We now have the archetypal scenario of the irresistible force meeting the immovable object. Boris Johnson has now made so many “October 31 unless the backstop gets it” speeches that it’s time to believe him: if he rowed back from it now, Farage would eat him alive, and the ERG would consume the remains. The EU has said so often that they will not alter, let alone remove, the backstop that it is inconceivable that they will even contemplate it.
The much-trailed main consequence is that we attempt to leave on October 31 without a deal and the majority in Parliament attempts to block it. While it is conceivable that Boris will then circumvent Parliament by proroguing, what would he do for afters, with an infuriated Commons majority itching to take revenge? No, as many have said, the consequence is then an election. “The Europeans are impossible, Parliament is weak-willed, give me a proper majority”.
Scenario 1 is a Boris triumph. Swept back with a majority of 100 fervent Brexiteers, he leads us out of the EU with minimal arrangements to prevent total chaos. People muddle through – we don’t run out of food and medicine, but trade struggles to adapt, the pound slides, investment slumps and the trade talks inch forward over years. After years of fire-fighting, some sort of stability is achieved, but we are in recession and the Tories lose the following election to whoever has emerged standing from the Opposition bunfight.
Scenario 2 is the opposite. It goes horribly wrong. Remain voters fairly successfully work out how to vote tactically, and we end up with a Lab/LD/SNP majority. On anything remotely like current polling, nobody will have an overall majority. A weak minority government surviving on confidence and supply will then be formed – probably under Corbyn, possibly under Swinson.
An actual coalition will not happen – Swinson has ruled it out, saving Labour the trouble. The Parliamentary majority will only be able to agree on one major thing: a second referendum. Possibly an attempt will be made at new negotiations with a customs union and something like free trade – in effect an EFTA deal – but it’s hard to see a path to a Parliamentary majority for it. But even then, a referendum is certain.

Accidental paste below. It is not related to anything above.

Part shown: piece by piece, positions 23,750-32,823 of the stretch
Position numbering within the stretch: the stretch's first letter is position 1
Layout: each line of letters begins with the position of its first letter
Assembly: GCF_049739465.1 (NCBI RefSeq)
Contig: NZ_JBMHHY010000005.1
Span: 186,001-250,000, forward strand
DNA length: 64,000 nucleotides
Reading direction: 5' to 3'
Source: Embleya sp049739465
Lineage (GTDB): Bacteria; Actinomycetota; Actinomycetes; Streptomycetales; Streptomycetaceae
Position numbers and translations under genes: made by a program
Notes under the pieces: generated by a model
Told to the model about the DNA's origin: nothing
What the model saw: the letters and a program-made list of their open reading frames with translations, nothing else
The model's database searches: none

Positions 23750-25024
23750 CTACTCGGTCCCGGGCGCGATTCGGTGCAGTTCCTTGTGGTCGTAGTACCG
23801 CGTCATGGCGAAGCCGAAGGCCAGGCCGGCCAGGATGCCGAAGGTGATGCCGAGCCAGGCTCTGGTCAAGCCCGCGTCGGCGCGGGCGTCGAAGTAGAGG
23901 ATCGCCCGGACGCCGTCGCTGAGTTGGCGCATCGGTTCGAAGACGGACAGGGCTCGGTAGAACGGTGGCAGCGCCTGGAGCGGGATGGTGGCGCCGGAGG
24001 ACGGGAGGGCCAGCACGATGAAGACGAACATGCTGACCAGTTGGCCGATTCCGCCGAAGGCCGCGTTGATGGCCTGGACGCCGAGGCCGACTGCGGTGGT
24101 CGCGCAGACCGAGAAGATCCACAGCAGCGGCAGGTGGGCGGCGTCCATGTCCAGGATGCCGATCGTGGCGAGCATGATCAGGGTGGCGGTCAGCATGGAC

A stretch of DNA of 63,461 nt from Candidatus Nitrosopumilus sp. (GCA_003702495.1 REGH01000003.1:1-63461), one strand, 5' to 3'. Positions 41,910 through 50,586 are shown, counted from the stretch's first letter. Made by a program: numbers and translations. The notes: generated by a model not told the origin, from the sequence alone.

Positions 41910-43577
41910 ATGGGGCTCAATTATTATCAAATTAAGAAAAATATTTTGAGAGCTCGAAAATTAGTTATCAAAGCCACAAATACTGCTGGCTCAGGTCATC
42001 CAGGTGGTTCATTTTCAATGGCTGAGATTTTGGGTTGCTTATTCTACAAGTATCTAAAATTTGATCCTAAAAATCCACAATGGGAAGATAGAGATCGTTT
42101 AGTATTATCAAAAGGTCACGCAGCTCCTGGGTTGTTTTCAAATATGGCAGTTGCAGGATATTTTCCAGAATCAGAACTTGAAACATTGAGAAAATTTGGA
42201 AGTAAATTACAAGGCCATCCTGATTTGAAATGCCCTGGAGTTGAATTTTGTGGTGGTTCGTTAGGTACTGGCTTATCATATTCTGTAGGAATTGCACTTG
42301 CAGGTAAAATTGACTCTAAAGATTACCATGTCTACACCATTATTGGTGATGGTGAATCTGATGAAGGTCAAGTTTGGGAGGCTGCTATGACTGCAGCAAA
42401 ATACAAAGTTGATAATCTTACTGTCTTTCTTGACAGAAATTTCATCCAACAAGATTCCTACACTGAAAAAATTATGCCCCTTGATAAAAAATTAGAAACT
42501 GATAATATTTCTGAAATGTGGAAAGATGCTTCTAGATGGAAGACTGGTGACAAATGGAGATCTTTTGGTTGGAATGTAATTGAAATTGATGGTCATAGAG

Scenario 2A is that Remain wins. The majority then falls apart and a new election called. What will have the Tories been doing? Probably Boris will retire to concentrate on entertaining articles and the new leader will be somewhat more ambiguous on Brexit – after a Remain vote, it will attract general derision if the Conservatives seek election on the basis that they’ll immediately start with Article 50 all over again. So after a fashion, grumpily, Britain will then move on from Brexit, with unpredictable results on the body politic.
Scenario 2B is that Leave wins – either with No Deal or the EFTA-style fix. Again it’s hard to see the weak coalition surviving for long, so a new election follows, which the Tories would probably win convincingly – the Remainers will be in total disarray and it will look logical for the Tories to govern the outcome they’ve campaigned for.
Scenario 3 is 2017 redux. Boris sort of wins, but without a majority. What then? He might resign, but I think his innate flexibility will then kick in. “I wanted to leave without fuss, but the voters disagreed, dammit.” He will then try to get a May-style deal, counting on general exasperation to get it through. If he succeeds, he carries on in Government and we all stumble into the future. If he fails, he will be replaced by an ERG ultra – Baker is the obvious choice and, once again, we see another election, which I think leads to Scenario 2, as there isn’t really a majority in the public for Bakerism.
An interesting thing is that it’s not clear what anyone should hope for. A Remainer will fancy 2A or, nervously, 3, but could easily find they get 1 or 2B. A Leaver will fancy 1 or especially 2B, but could easily get 2A or 3. But all the scenarios have one common factor: a prolonged period of instability.
It is hard to see any of the scenarios as being in the national interest, but we are where we are. With the best will in the world, serious investment in Britain will be sparse for the next few years. Which may, strategically, mean that whatever government emerges from the smoke in 2020 discovers another classic scenario.
The poisoned chalice.
Nick Palmer was Labour MP for Broxtowe, 1997-2010.